Processes affecting concentrations of fine particulate matter (PM2.5) in the UK atmosphere

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Processes affecting concentrations of fine particulate matter (PM2.5) in the UK atmosphere. / Harrison, Roy; Laxen, D; Moorcroft, S; Laxen, K.

In: Atmospheric Environment, Vol. 46, 01.01.2012, p. 115-124.

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@article{7726ff6af7a146188825fd0065f3a605,
title = "Processes affecting concentrations of fine particulate matter (PM2.5) in the UK atmosphere",
abstract = "PM2.5 is now subject to a limit value and exposure-reduction targets across the European Union. This has led to a rapid expansion in PM2.5 monitoring across Europe and this paper reviews data collected in the United Kingdom in 2009. The expected gradient between rural, urban background and roadside sites is observed, although the roadside increment is generally rather small except for heavily trafficked street canyon locations. PM2.5:PM10 ratios decline from around 0.8 in southeast England to below 0.6 in Scotland consistent with a higher contribution of secondary particulate matter in southeast England. Average diurnal profiles of PM differ around the UK but have a common feature in a nocturnal minimum and a peak during the morning rush hour. Central and southern UK sites also show an evening peak following a concentration reduction during the mid afternoon which is not seen at northern UK sites and is attributed to evaporation of semi-volatile components, particularly ammonium nitrate. Concentrations of PM2.5 are typically highest in the winter months and lowest in the mid-summer consistent with better mixing and volatilisation of semi-volatile components in the warmer months of the year. Directional analysis shows a stronger association of PM2.5 with easterly winds associated with air masses from the European mainland than with the direction of local traffic sources.",
author = "Roy Harrison and D Laxen and S Moorcroft and K Laxen",
year = "2012",
month = jan,
day = "1",
doi = "10.1016/j.atmosenv.2011.10.028",
language = "English",
volume = "46",
pages = "115--124",
journal = "Atmospheric Environment",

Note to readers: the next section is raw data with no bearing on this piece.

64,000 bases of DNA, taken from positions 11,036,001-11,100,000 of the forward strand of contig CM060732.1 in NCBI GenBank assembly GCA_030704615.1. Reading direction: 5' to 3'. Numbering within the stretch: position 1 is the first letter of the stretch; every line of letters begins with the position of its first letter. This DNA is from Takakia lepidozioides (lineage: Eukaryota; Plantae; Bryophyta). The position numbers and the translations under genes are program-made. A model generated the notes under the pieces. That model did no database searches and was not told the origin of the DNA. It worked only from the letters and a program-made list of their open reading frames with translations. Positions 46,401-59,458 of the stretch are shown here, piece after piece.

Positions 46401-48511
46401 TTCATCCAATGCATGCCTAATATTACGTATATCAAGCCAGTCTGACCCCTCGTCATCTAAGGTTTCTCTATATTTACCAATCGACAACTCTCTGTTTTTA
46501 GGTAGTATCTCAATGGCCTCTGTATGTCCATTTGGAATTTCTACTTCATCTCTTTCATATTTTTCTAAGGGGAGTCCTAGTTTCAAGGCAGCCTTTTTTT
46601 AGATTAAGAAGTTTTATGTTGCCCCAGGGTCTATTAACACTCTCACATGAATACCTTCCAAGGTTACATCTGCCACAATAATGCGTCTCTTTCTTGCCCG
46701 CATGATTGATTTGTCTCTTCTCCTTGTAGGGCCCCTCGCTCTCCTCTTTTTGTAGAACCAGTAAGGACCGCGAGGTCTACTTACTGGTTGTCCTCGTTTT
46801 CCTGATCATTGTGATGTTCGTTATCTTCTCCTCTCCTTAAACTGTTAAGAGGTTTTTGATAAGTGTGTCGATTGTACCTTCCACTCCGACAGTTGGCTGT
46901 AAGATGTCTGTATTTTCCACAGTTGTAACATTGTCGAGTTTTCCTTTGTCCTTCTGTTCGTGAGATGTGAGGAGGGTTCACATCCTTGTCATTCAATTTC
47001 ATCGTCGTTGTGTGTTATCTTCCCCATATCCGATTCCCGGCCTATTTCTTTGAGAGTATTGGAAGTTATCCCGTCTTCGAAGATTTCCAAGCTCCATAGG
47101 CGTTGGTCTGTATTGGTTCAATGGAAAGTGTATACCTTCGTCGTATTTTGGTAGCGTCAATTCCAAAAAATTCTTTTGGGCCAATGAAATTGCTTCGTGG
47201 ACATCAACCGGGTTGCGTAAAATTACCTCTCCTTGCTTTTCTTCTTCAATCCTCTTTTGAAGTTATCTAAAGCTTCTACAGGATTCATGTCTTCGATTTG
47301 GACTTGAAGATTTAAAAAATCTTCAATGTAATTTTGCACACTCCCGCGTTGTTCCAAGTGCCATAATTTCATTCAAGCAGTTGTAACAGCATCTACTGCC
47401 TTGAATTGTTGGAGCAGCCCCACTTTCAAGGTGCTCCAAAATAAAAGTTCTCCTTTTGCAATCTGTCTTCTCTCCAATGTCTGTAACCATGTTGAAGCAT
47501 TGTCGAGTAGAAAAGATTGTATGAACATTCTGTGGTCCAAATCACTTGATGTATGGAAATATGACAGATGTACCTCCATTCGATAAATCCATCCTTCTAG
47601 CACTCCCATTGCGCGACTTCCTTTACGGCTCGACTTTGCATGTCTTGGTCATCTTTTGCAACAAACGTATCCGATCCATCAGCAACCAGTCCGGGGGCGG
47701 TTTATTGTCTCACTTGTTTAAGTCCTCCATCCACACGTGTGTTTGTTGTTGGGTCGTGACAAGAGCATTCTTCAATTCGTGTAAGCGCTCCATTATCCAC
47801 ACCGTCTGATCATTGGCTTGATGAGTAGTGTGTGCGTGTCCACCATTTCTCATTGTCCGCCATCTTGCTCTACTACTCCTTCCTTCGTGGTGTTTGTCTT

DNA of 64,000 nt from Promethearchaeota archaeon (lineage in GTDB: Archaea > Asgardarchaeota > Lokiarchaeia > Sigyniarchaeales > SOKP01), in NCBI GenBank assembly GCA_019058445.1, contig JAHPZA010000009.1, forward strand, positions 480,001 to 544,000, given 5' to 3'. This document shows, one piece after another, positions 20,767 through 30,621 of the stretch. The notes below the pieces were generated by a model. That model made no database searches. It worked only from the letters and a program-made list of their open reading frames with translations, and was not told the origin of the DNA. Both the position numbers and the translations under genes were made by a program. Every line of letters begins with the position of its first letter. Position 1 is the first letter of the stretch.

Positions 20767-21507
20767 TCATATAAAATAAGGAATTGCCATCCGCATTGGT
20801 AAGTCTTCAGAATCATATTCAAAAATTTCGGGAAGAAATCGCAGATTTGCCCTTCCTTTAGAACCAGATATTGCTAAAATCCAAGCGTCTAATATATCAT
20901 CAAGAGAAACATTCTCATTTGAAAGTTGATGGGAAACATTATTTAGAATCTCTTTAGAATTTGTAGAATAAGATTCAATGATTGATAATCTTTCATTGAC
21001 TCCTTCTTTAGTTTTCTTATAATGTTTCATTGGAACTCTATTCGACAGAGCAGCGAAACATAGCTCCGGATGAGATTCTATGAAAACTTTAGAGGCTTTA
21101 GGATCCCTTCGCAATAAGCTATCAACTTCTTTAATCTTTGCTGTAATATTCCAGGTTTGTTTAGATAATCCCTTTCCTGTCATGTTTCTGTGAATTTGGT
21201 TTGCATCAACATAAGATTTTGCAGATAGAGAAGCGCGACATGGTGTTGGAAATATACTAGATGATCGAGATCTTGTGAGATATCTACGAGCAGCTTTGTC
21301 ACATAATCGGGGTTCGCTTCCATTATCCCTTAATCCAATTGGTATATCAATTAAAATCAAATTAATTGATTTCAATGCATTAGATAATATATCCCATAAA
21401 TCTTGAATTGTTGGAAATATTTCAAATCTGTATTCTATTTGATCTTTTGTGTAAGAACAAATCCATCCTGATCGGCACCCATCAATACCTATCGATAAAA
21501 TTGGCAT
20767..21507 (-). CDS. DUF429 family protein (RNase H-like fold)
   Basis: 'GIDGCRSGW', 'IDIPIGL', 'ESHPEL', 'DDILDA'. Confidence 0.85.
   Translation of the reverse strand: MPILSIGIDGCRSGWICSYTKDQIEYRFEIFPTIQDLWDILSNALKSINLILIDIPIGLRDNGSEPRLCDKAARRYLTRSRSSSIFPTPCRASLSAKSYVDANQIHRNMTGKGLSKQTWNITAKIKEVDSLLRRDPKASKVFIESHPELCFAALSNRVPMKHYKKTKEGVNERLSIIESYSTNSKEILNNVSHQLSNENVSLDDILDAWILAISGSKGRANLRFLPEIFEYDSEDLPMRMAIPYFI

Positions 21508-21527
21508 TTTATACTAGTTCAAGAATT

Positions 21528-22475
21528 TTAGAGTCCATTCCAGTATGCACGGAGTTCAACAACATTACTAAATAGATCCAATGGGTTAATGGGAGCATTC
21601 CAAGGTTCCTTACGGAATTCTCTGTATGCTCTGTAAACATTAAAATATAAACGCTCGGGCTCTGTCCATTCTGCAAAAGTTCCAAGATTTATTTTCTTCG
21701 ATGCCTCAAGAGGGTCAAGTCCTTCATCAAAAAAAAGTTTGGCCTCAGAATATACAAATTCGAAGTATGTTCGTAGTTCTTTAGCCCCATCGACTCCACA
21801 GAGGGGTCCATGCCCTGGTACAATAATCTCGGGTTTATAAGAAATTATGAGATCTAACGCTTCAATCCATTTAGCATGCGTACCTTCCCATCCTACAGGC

issn = "1352-2310",
publisher = "Elsevier",

}

RIS

TY - JOUR

T1 - Processes affecting concentrations of fine particulate matter (PM2.5) in the UK atmosphere

AU - Harrison, Roy

AU - Laxen, D

AU - Moorcroft, S

AU - Laxen, K

PY - 2012/1/1

Y1 - 2012/1/1

N2 - PM2.5 is now subject to a limit value and exposure-reduction targets across the European Union. This has led to a rapid expansion in PM2.5 monitoring across Europe and this paper reviews data collected in the United Kingdom in 2009. The expected gradient between rural, urban background and roadside sites is observed, although the roadside increment is generally rather small except for heavily trafficked street canyon locations. PM2.5:PM10 ratios decline from around 0.8 in southeast England to below 0.6 in Scotland consistent with a higher contribution of secondary particulate matter in southeast England. Average diurnal profiles of PM differ around the UK but have a common feature in a nocturnal minimum and a peak during the morning rush hour. Central and southern UK sites also show an evening peak following a concentration reduction during the mid afternoon which is not seen at northern UK sites and is attributed to evaporation of semi-volatile components, particularly ammonium nitrate. Concentrations of PM2.5 are typically highest in the winter months and lowest in the mid-summer consistent with better mixing and volatilisation of semi-volatile components in the warmer months of the year. Directional analysis shows a stronger association of PM2.5 with easterly winds associated with air masses from the European mainland than with the direction of local traffic sources.

AB - PM2.5 is now subject to a limit value and exposure-reduction targets across the European Union. This has led to a rapid expansion in PM2.5 monitoring across Europe and this paper reviews data collected in the United Kingdom in 2009. The expected gradient between rural, urban background and roadside sites is observed, although the roadside increment is generally rather small except for heavily trafficked street canyon locations. PM2.5:PM10 ratios decline from around 0.8 in southeast England to below 0.6 in Scotland consistent with a higher contribution of secondary particulate matter in southeast England. Average diurnal profiles of PM differ around the UK but have a common feature in a nocturnal minimum and a peak during the morning rush hour. Central and southern UK sites also show an evening peak following a concentration reduction during the mid afternoon which is not seen at northern UK sites and is attributed to evaporation of semi-volatile components, particularly ammonium nitrate. Concentrations of PM2.5 are typically highest in the winter months and lowest in the mid-summer consistent with better mixing and volatilisation of semi-volatile components in the warmer months of the year. Directional analysis shows a stronger association of PM2.5 with easterly winds associated with air masses from the European mainland than with the direction of local traffic sources.

U2 - 10.1016/j.atmosenv.2011.10.028

DO - 10.1016/j.atmosenv.2011.10.028

M3 - Article

VL - 46

SP - 115

EP - 124

JO - Atmospheric Environment

JF - Atmospheric Environment

SN - 1352-2310

ER -